Outside of Quinn, Dreaming, can you tell us about any other projects you’re working on?
I am currently finishing up writing a book about a Canadian vampire named Steven Pancake. He decides he’s going to make the most of his afterlife and buys himself a canoe. His camping trip goes awry, he meets a broody handsome 17th century Romanian vampire named Nicolae, wacky woodland hijinks ensue! There’s werewolves, aliens, some rednecks, and kissing!
Want more TJ Ryan? Here’s where you can find them:
Weebly — https://tjryanart.weebly.com
Julian Winters is a former management trainer who lives in the outskirts of Atlanta, Georgia and has been crafting fiction since he was a child, creating communities around his hand-drawn “paper people.” He began writing LGBTQ character-driven stories as a teen and developed a devoted fan fiction following. When he isn’t writing or using his sense of humor to entertain his young nephews, Julian enjoys reading, experimental cooking in the kitchen, and watching the only sports he can keep up with: volleyball and soccer. Running with Lions is his first novel.
All historical, all queer, all out! This new anthology, edited by Saundra Mitchell, just released from Harlequin Teen and contains a host of queer historical stories by so many faves! (And also me!) Thankfully, many of those faves agreed to share a little about their stories here, so check it out, make good use of those buy links, and enjoy!
(Photographs are mine.)
Take a journey through time and genres and discover a past where queer figures live, love and shape the world around them. Seventeen of the best young adult authors across the queer spectrum have come together to create a collection of beautifully written diverse historical fiction for teens.
From a retelling of Little Red Riding Hood set in war-torn 1870s Mexico featuring a transgender soldier, to two girls falling in love while mourning the death of Kurt Cobain, forbidden love in a sixteenth-century Spanish convent or an asexual girl discovering her identity amid the 1970s roller-disco scene, All Out tells a diverse range of stories across cultures, time periods and identities, shedding light on an area of history often ignored or forgotten.
I’m delighted to have a number of the contributors sharing a bit about their stories!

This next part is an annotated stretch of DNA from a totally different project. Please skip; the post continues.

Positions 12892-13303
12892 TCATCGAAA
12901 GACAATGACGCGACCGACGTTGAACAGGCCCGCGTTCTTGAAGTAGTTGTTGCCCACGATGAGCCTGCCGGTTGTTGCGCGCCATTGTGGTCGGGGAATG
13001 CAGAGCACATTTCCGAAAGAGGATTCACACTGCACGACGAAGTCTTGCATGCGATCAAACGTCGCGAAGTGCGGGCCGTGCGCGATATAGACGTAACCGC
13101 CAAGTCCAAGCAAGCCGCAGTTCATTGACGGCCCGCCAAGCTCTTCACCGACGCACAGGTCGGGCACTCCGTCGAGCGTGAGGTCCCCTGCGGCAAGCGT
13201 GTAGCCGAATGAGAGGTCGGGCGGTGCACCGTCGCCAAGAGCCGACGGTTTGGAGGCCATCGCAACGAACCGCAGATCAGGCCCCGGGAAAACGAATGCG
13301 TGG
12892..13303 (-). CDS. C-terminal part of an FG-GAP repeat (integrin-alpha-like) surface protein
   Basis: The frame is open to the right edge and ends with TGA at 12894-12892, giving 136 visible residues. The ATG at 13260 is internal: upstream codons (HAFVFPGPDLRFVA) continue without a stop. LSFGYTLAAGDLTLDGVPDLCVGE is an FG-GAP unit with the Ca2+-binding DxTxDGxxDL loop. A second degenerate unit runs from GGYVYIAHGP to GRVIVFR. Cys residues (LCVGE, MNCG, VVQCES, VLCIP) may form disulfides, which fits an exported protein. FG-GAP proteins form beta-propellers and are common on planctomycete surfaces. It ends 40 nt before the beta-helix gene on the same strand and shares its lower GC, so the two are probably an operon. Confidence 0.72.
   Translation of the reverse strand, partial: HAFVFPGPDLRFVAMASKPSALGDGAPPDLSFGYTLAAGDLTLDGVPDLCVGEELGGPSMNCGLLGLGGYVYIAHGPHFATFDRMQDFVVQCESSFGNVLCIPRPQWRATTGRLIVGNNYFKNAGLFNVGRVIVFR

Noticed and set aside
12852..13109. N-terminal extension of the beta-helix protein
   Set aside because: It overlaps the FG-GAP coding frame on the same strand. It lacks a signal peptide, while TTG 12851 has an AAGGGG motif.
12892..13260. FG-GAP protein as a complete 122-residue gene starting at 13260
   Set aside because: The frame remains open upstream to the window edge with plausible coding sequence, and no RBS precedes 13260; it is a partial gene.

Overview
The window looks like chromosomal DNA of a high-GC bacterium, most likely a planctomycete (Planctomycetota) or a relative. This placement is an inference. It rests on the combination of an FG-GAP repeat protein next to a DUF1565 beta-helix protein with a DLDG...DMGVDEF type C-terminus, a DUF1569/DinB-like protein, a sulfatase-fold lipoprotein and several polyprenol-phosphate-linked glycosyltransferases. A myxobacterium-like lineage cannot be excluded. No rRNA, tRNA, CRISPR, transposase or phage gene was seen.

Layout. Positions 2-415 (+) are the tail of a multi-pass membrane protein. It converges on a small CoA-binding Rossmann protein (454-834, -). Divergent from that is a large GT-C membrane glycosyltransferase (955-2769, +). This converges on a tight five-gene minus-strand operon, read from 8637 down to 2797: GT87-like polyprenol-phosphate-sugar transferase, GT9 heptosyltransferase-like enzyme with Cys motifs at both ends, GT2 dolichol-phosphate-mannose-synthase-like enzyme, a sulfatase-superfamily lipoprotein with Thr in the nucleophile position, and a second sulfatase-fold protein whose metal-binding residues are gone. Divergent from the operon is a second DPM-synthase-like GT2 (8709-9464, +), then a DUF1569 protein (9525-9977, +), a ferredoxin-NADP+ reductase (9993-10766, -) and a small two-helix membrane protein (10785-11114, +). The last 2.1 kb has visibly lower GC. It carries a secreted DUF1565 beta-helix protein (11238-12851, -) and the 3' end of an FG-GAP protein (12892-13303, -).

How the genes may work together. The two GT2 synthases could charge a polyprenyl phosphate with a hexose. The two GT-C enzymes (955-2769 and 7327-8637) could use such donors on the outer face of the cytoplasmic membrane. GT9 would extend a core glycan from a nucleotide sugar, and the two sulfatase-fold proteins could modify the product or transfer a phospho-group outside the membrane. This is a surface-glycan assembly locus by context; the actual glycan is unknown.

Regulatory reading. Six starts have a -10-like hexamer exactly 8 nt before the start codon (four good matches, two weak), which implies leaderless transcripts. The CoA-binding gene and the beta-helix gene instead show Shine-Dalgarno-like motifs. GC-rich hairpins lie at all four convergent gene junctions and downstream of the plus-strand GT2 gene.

Anna-Marie McLemore, “Roja”
“Roja” began as a reimagining of the story of Leonarda Emilia, better known as La Carambada, the legendary Mexican outlaw who flashed her breasts at the rich men she robbed, so they would know without a doubt that they’d been bested by a woman. But along the way, my imagining of La Carambada wandered, as my stories often do, into the realm of fairy tale. My Emilia became a Mexican version of Little Red Riding Hood. The Wolf emerged as a transgender French soldier who garners his own fierce reputation. The forbidding woods became the hills of Mexico in the 1870s, a country in the aftermath of a brutal war.
Maybe the Frenchman the real Leonarda Emilia loved wasn’t a transgender soldier. Maybe most people don’t think of a Mexican girl when they imagine Little Red Riding Hood. But for the time it took me to write “Roja,” I got to imagine both Red and La Carambada as both queer and Latina. Writing “Roja” made these stories feel like they belonged to girls like me.
Natalie C. Parker, “The Sweet Trade”
I am a life-long fan of pirate stories, historical and fictional. As a kid, I believed that the only people who became pirates were boys and men. This was certainly what I’d learned from history—Blackbeard and Calico Jack—and definitely what was reflected in fiction—Long John Silver and Captain Hook. When I finally discovered that girls and women were also a part of the historical narrative (Anne Bonny! Madame Cheng!), I immediately wanted to find their reflection in fiction. They are there, but those who land in the adventure tend to find themselves sidetracked to the adventures of boys and are rarely queer in any way.
I wrote “The Sweet Trade” because I wanted to see queer girls choosing adventure and choosing each other. I wanted to explore the origin story of two girls breaking away from the expectations of others and striking out on their own. In that way, it’s sort of a pre-pirate story, the opening gambit in what will surely be a grand adventure.